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Google's Matt Cutts talks about search engine optimization traps

The head of Google's anti-spam team Matt Cutts publicly reviewed some web sites at the 2006 PubCon in Las Vegas. Some statements in these public reviews might help you to improve your rankings on Google and Yahoo.

Duplicate content can create problems

One of the web sites that Matt Cutts analyzed had a problem with duplicate content. The owner of the web site had more than 20 other web sites that offered overlapping content and overlapping pages on different URLs.

Search engines can find out which other web sites belong to you. For example, Alexa shows the different domains that a webmaster owns (these are displayed in the "See other sites owned" column on the left side of the traffic details page).

In addition, the web site used the same meta description tag on dozens of pages. This can cause problems with search engines.

Matt Cutts suggests to vary the pages by adding user comments or reviews. He said that varying the duplicate pages by adding a few extra sentences or by scrambling a few words wouldn't work.

Very big sitemaps can cause problems

Another web site did fine in Google but it couldn't get high rankings on Yahoo. The site had a very large sitemap-type page that listed hundreds of articles on one page. This could trigger the filters of some search engines. Matt Cutts suggested to split the sitemap into smaller pages.

You should use the correct letter case in sitemap files

The same site might had problems with Yahoo because there was a mismatch between the uppercase URL titles on the live pages and the lowercase URL titles according to Yahoo's Site Explorer. That might trigger cloaking filters.

You should focus on quality back links

If inbound links are built too quickly, they don't have a positive effect on the link rankings of a web site (details can be found here).

Reciprocal links should be from related sites that have something in common with your own web site. Reciprocal links with unrelated sites don't help. We recommend ARELIS to find quality links.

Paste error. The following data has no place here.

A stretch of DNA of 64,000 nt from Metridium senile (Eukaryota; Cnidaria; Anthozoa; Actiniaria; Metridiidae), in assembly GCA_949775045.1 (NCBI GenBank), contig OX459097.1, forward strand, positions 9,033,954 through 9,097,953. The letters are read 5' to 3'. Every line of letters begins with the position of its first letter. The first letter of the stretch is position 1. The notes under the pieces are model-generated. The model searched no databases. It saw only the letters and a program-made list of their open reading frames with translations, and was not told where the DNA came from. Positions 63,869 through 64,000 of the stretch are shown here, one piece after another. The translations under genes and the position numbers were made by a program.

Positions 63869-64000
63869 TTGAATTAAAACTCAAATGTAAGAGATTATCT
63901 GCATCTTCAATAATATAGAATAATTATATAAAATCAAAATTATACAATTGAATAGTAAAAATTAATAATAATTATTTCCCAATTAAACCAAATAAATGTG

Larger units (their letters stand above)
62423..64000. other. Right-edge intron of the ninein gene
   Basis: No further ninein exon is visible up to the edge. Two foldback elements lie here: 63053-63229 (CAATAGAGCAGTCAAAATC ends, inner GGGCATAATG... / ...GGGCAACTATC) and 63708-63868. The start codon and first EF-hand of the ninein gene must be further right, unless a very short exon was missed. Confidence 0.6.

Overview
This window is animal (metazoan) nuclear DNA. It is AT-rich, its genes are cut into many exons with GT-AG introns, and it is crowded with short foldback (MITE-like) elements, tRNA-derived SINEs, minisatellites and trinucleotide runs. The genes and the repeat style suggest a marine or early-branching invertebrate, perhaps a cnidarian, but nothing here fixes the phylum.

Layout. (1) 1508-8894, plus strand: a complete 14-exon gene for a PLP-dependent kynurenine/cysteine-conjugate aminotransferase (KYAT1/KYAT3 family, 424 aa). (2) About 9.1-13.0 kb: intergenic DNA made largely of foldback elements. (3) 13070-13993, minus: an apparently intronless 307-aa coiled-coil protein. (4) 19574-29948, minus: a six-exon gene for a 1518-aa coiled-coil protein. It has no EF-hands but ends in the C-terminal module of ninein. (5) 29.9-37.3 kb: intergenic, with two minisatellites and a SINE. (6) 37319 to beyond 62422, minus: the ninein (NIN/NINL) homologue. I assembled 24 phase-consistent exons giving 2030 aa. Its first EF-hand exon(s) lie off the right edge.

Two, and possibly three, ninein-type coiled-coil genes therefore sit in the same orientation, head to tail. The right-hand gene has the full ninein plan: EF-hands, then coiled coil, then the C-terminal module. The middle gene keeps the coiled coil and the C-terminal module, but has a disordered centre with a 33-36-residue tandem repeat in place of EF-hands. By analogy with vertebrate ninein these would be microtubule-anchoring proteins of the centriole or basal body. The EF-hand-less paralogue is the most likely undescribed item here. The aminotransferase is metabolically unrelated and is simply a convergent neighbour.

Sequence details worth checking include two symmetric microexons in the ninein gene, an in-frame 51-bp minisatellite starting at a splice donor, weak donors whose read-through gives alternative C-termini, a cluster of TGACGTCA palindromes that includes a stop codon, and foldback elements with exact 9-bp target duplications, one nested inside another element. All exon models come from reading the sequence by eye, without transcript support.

Avoid session IDs if possible

Matt Cutts indicated that it makes sense not to use URLs with session IDs. Long URLs with many variables can cause problems with search engine spiders. This is also mentioned in the Google guidelines:

"If fancy features such as JavaScript, cookies, session IDs, frames, DHTML, or Flash keep you from seeing all of your site in a [simple] text browser, then search engine spiders may have trouble crawling your site."

Having too many web sites and private WHOIS might hurt your rankings

Matt Cutts indicated that it might hurt your rankings if you have too many sites and if you use these web sites just to display PPC ads:

"Having lots of sites isn’t automatically bad, and having PPC sites isn’t automatically bad, and having whois privacy turned on isn’t automatically bad, but once you get several of these factors all together, you’re often talking about a very different type of webmaster than the fellow who just has a single site or so."

If you try to cheat Google then it's likely that one of Google's filters will apply to your web site sooner or later.

Your web site should be useful and interesting to web surfers. If you have such a web site, make sure that there are no technical errors that prevent search engines from indexing your web pages.

Make it as easy as possible for search engines to parse your web pages and get good inbound links to show search engines that your web site is important.

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December 2006 search engine articles